Princess’s Rights

Last week I mentioned that the Act of Succession (enacted in 1701) is the source of the Crown’s authority.  This week the Act of Succession is in the news because of the impending royal wedding.

There is an ongoing debate about whether the Act should be amended to eliminate its clear gender discrimination.  The Act provides that the eldest son of the heir to the Throne is next in line for succession.  This means that if Prince William and Kate Middleton have a daughter and then a son, the son would leapfrog his sister.  (Queen Elizabeth II did not have any brothers.)  The proposed amendment would provide that the eldest child is always next in line.

Here’s the twist: such an amendment would require the consent of all Commonwealth countries that recognize the Queen as their head of state.  In effect, that Act of Parliament would also work a change in the domestic law of those countries.  Thus, negotiations must be undertaken to secure consent from those former colonies, though of course they could refuse and start recognizing someone else as head of state (a President, for example).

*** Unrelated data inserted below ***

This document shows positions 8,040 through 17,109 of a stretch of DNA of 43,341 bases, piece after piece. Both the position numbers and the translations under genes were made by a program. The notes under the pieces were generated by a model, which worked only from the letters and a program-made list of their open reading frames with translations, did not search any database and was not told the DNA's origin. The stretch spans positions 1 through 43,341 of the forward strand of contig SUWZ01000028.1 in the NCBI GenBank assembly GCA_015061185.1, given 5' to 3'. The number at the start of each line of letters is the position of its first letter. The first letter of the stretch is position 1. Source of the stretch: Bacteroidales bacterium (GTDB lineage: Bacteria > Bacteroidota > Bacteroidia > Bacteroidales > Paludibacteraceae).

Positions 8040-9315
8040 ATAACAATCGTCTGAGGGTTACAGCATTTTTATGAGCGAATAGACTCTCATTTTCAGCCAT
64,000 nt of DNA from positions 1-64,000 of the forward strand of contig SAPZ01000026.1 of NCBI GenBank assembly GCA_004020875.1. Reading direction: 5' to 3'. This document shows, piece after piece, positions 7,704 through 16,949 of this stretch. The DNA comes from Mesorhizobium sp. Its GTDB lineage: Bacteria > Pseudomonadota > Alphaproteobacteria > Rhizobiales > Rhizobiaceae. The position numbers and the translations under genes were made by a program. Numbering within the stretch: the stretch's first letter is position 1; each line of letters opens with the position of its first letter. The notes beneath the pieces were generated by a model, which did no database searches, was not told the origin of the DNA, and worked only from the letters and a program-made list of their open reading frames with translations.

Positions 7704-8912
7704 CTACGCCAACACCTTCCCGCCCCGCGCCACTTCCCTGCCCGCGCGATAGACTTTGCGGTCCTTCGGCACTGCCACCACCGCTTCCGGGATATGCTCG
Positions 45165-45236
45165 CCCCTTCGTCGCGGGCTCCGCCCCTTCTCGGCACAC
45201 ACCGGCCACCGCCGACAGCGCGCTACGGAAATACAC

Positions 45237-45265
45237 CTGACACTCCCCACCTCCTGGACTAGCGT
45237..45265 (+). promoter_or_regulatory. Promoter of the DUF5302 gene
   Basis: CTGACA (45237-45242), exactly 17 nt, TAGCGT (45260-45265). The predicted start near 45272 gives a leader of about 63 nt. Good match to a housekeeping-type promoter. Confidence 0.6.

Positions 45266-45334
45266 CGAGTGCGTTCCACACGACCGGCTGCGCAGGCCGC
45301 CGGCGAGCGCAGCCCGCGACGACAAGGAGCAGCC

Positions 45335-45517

This is the closest equivalent to an Article Five amendment in the British Constitution. You need support from Parliament and ratification by other legislatures.  I think that issues involving the Crown are the only ones that require this special treatment.

No word on whether Parliament will also disestablish the Anglican Church and allow Catholics into the royal line.  Gender discrimination is bad.  Religious discrimination — not so much.

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